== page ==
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Directing the learner's attention

Attention is the psychological mechanism learners use to select from the environment the elements they'll put into working memory. People aren't very good at paying attention to more than one thing at a time. Imagine listening to two different speeches playing at equal volume in your right and left ears. Your chances of following, much less remembering, both messages would be slim indeed. At best, you might be able to focus your attention on one of the messages, simply ignoring the other.

With its blending of animation, sound, color, and text; multimedia can easily exceed a learner's ability to attend to the information being presented. The "developer stack" screen used in Grabinger's experiment overtaxes attention by presenting several different instructional messages on the same screen. Likewise, multimedia instruction that blends simultaneous text, video, and sounds, all trying to convey disparate messages, will simply divide—even overwhelm—the learner's attention.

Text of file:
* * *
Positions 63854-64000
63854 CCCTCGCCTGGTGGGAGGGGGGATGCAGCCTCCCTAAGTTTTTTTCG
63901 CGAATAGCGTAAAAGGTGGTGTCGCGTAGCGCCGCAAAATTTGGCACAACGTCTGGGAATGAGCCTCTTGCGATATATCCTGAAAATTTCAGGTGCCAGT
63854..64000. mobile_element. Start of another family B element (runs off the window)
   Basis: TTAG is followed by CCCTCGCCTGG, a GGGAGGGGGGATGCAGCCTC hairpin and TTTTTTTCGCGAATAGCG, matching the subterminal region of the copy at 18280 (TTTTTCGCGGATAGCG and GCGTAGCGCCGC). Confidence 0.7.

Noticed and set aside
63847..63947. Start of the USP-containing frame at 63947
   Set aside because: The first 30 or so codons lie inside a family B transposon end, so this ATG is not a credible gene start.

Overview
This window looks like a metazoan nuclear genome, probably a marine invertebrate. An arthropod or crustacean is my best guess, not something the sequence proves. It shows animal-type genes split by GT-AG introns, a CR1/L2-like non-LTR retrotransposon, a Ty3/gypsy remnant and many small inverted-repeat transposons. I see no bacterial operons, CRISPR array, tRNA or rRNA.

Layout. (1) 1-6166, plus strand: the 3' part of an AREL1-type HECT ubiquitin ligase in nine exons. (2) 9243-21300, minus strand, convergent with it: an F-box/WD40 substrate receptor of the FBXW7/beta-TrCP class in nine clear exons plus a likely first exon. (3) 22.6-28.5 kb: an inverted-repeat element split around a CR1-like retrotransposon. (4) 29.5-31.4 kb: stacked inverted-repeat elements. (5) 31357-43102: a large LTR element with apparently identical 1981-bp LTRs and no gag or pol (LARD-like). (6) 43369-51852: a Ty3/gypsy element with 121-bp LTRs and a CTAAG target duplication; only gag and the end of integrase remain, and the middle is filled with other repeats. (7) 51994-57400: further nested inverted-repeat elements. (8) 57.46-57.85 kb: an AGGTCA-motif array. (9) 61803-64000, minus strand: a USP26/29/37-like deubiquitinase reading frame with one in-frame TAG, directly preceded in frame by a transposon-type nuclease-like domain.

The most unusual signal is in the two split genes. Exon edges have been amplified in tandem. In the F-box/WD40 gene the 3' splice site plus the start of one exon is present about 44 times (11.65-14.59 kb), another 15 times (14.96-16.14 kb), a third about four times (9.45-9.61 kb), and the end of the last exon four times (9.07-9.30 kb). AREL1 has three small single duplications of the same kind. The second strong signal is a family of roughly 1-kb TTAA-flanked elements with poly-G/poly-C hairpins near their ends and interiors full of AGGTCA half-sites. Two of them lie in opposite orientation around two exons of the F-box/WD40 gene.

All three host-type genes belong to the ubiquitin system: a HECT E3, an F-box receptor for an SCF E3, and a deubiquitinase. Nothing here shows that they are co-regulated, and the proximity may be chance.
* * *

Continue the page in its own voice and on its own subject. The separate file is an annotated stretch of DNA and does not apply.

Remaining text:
The second method for creating effective multimedia instructional design will help you avoid this pitfall:

To avoid dividing the learner's attention, use various media elements such as text, graphics, and sound to present reinforcing rather than disparate messages.

You can actually help focus the learner's attention through a technique called instructional cueing—directing attention to the information that's most important or immediately relevant. The following example uses the magnifying glass as a cueing device, directing attention to the critical sections of a busy application screen.

Multimedia offers a variety of dynamic devices that can serve your purposes in implementing the third method for creating effective instructional materials:

Use color, arrows, shading, and sound—sparingly—to direct the learner's attention to important parts of the message.

Remember, simplicity and focus are of primary importance—hence, the word "sparingly" above. Don't let the power of multimedia tempt you into creating overly elaborate cueing devices, or overusing them, or they may steal focus from the very thing they're meant to highlight.

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